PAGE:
Broad Cairn - 998m
Cairn of Gowal - 991m
Cairn Bannoch - 1012m

Saturday 9th February 2013

Weather/Conditions: Proper winter conditions on these hills. Serious "silent" whiteout on the plateau, careful navigation needed.
Distance/Ascent/Time: 24.2km / 1000m / 8h 30m
Accompanying: Struan and Paul for the whole trip, James and Dougie up to the head of the loch. Julia and Andrew had planned come but made it as far as Braemar (their car went off the road at Glen Shee).

Quite a day out! I was staying Braemar with the guys, this was to be the last trip truly under the club name as far as I gather. Shame I guess, but then things are still going, albeit on a more informal basis.

I'd had an exciting time the night before just getting to Braemar. After stopping in Blairgowrie for food, the Glen Shee road gave some exciting driving among the white stuff. I was never quite sure how careful to be, but the next morning Julia and Andrew ended up with their car off the road, so who knows...

I arrived in a dark Braemar to find the guys in the pub, having a good night. I gladly joined them.

In the morning, we met Julia and Andrew who had arrived safely, but unfortunately would have to return southward with their car in the state it was. The rest of us piled into Paul's Landrover and headed off to the car park at the Spittal of Glenmuick.

An odd pall hung over the hills - overcast cloud blocked out the plateaux, and snow lay to ground level, but fundamentally it was "settled" conditions. All was monochrome, and our plan was to try the five Lochnagar Munros. Whether we'd actually make that, we'd have to see. I felt like Lochnagar was the one to go for first, but the guys seemed to want to go up by Broad Cairn. The walk along the shore is relatively long, then the path wound up the side of the glen, on it's way to gain the plateau.

Following the track to the plateau meant crossing a large path of deposited snow, which I was nervy about crossing. We decided to go straight up to the plateau, which equally felt a little nerve-wracking, and I almost didn't make it by the route we chose. I didn't trust the snow as a medium to commit my weight to. Struan didn't have such issues, he didn't even bring an ice axe out to climb that last hard slab of snow. What he didn't see was that the fall line sucked - a hard snowfield dropping straight onto boulders...

But once up, I was "in there", and I didn't especially want to go down that way. I'd climbed the only thing that would stop me, and the rest of the day had now opened up, to be gained by persistence and careful navigation. Dougie and James had turned around though, and headed over to the other side of Glen Muick to have a look at Lochnagar instead.

From here onward it was just Struan, Paul and I. It actually turned into an enjoyable navigation exercise, often in complete whiteout. Broad Cairn was gained by a hard slog up it's flanks, and from there, a good rhythm could be picked up on hard snowfields. We just walked, and stayed perceptive to changes in topography. It was a thrilling thought to know the abyss of Creag an Dubh-loch was out there, but we needn't worry - my navigation was up to this.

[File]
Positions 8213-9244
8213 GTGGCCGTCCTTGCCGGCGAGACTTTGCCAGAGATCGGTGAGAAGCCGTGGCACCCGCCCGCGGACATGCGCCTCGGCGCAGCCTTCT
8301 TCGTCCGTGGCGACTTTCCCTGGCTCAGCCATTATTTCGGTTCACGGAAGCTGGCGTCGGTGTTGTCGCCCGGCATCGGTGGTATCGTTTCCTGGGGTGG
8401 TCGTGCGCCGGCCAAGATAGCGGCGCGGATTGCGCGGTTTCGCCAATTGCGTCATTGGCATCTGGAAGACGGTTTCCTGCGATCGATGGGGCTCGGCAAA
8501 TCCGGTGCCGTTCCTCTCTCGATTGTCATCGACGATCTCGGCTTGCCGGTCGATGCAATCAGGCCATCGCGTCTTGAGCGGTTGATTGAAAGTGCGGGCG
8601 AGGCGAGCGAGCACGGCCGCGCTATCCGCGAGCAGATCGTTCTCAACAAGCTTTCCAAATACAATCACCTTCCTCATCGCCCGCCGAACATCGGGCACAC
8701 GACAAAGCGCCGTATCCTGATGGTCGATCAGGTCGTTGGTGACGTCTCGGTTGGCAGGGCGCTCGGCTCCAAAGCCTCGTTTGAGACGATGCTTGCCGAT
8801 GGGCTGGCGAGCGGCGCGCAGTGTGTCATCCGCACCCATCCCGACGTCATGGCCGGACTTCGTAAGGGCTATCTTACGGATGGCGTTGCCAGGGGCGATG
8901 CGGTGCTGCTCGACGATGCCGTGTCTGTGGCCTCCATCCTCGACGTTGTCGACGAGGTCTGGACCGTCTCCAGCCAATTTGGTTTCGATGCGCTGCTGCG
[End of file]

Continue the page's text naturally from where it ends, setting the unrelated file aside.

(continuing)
I love the pictures I took of this ethereal silent whiteout, with Paul disappearing off into the distance of that white world. We got to Cairn Bannoch without incident and stood by the cairn thinking about our options. It seemed obvious: we'd pushed pretty hard to get to this point, and darkness was now approaching. To complete the round of five, we would be in with a very hard, tedious slog - I think all three of us were satisfied with having got this far, and that to descend down by Allt an Dubh-loch was there and then the best course of action.

We stumbled down in the whiteout, to emerge into a shallow bowl, out of the cloud, which slowly broadened out into a snow-covered glen. Then just around the corner, Creag an Dubh-loch appeared. At each outline of cliff I got excited and incrementally, it revealed itself. What a magnificent place. What a magnificent cliff. If you approach on descent, from higher in the glen, you seem to look down the strata of the cliff and it as such bares teeth in a singularly impressive way. If you approach from Glen Muick, it seems to look more pudding-like. So I was glad to have come upon it in this way, and watched as it's colossal walls subtly rotated as we walked.

It was a cause for awe on a walk out that was otherwise long, and unfortunately hard-going. At Glas-allt-Shiel, we were in ankle-deep snow, and this continued all the way back down the lochside track, exceptionally tedious. It is perhaps well that we didn't go for the five Munros today, and darkness fell when we arrived back at Spittal.

A fantastic, and testing day.

Times (Time relative to 0.00)
(0.00) 9.50am Glen Muick parking
(3.55) 1.45pm Broad Cairn
(5.00) 2.50pm Cairn Bannoch
(8.30) 6.20pm Glen Muick parking

Written: 2015-11-04